The cancelled Block IIB interceptor would have consisted of a wider booster rocket, requiring modifications to the existing Aegis launcher systems, to create even higher burnout velocities to potentially intercept intercontinental-range ballistic missiles. This interceptor was intended for deployment in Phase 4 of the European Phased Adaptive Approach, but was cancelled in March 2013. The IIB program was then eliminate in favor of research and development into the Common Kill Vehicle (CKV), a project to develop technologies for both Standard Missiles and Ground-based Interceptors12

SM-3 Inventory

According to the MDA FY 2016 budget request, at the end of FY 2015, 210 SM-3 interceptors will have been delivered with MDA holding an inventory of 165. 13 The budget for FY 2016 would push those numbers to 257 and 193 respectively, consisting of 150 delivered and 101 inventoried Block I/A interceptors and 107 delivered and 92 inventoried Block IB interceptors, and the FY 2017 budget would increase those numbers to 296 delivered interceptors consisting of 150 Block I/A and 146 Block IB, with 213 in the inventory consisting of 85 Block I/A and 128 Block IB interceptors. 13 As a result of the Bipartisan Budget Act of 2015, the FY 2016 procurement of SM-3 Block IB interceptors was cut by $30 million, likely cutting three interceptors at the estimated $10 million cost each.15 In December 2015, the Pentagon issued a contract to procure 52 SM-3 Block IB interceptors with FY 2015 funds with the option to procure up to that many interceptors every fiscal year until 2018.16 After the successful second flight test of the Block IIA in December 2015, MDA contracted to purchase 17 interceptors, which are scheduled for delivery by FY 2019.17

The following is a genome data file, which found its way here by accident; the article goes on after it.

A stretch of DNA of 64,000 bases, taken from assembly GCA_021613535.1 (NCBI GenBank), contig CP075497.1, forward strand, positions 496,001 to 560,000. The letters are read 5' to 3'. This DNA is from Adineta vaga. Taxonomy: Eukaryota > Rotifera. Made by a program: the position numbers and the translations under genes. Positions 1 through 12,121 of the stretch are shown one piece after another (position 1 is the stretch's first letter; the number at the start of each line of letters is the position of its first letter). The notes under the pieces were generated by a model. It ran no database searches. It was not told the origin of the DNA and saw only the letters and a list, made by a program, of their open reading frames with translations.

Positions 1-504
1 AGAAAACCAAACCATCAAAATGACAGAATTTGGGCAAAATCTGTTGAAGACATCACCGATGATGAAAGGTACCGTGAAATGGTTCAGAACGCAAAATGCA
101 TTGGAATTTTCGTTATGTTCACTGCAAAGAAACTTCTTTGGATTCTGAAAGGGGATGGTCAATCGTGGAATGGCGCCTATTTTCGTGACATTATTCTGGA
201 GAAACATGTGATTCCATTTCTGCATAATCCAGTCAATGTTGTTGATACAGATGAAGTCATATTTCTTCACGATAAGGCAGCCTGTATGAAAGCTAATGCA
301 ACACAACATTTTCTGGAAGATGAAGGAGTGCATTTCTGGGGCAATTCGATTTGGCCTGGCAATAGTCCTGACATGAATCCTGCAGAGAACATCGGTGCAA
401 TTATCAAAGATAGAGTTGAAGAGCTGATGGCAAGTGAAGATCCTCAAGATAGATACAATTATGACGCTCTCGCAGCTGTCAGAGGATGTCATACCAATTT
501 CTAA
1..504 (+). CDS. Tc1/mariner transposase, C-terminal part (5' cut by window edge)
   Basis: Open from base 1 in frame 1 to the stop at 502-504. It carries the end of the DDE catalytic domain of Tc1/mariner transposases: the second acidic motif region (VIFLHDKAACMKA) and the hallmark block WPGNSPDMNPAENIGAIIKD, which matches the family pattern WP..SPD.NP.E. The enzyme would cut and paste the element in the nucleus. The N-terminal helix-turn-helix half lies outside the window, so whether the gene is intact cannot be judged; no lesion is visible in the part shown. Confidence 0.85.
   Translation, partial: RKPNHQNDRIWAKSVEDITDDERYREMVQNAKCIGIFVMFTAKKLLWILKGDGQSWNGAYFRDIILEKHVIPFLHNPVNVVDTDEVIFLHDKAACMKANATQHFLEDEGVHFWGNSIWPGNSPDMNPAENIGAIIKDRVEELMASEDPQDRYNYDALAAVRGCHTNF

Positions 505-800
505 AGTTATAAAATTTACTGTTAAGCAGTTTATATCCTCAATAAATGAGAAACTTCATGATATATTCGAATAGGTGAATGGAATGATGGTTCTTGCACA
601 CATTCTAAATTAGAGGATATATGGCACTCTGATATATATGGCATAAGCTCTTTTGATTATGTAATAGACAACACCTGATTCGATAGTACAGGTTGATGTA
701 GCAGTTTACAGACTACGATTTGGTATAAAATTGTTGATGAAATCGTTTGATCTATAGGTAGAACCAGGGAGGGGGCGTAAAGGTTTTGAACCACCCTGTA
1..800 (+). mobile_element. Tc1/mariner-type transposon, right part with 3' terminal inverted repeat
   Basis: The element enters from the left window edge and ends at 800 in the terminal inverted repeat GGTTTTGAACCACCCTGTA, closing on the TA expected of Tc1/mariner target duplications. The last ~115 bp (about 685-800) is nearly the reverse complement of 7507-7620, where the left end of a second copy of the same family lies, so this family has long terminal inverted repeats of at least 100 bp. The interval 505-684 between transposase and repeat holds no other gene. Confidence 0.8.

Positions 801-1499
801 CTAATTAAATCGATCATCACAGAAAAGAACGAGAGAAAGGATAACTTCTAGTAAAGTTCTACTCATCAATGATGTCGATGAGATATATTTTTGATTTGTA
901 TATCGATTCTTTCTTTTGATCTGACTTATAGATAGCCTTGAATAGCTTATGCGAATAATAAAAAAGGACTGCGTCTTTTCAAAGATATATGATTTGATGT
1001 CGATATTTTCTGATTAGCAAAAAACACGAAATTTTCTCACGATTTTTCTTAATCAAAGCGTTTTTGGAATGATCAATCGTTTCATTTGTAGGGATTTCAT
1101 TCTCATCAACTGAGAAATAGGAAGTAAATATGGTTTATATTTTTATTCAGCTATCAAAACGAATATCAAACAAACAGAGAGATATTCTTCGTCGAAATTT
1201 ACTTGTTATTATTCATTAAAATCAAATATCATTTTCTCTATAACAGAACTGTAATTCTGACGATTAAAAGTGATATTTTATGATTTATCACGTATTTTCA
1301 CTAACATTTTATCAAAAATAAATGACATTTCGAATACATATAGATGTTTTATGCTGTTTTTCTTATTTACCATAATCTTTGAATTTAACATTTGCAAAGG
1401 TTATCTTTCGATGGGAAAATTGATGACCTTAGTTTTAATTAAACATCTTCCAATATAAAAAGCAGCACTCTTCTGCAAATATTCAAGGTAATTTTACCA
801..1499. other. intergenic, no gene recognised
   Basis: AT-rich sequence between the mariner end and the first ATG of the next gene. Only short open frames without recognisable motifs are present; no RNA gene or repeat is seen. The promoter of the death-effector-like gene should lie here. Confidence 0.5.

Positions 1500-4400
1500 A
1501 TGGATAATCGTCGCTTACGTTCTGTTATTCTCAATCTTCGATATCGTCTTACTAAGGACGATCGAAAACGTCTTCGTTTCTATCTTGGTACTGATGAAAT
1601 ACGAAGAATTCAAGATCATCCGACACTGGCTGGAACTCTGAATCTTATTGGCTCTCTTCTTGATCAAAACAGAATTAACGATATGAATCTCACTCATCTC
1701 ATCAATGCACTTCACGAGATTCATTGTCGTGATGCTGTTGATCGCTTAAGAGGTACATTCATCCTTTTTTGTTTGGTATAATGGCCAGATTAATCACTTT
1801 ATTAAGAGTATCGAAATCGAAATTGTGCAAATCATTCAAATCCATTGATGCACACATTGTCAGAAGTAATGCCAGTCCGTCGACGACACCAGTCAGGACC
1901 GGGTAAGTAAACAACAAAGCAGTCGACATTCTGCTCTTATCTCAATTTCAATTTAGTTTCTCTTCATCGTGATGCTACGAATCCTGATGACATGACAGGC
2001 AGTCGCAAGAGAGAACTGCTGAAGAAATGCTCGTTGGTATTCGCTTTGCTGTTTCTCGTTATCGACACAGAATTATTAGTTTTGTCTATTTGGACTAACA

SM-3 Anti-Satellite Role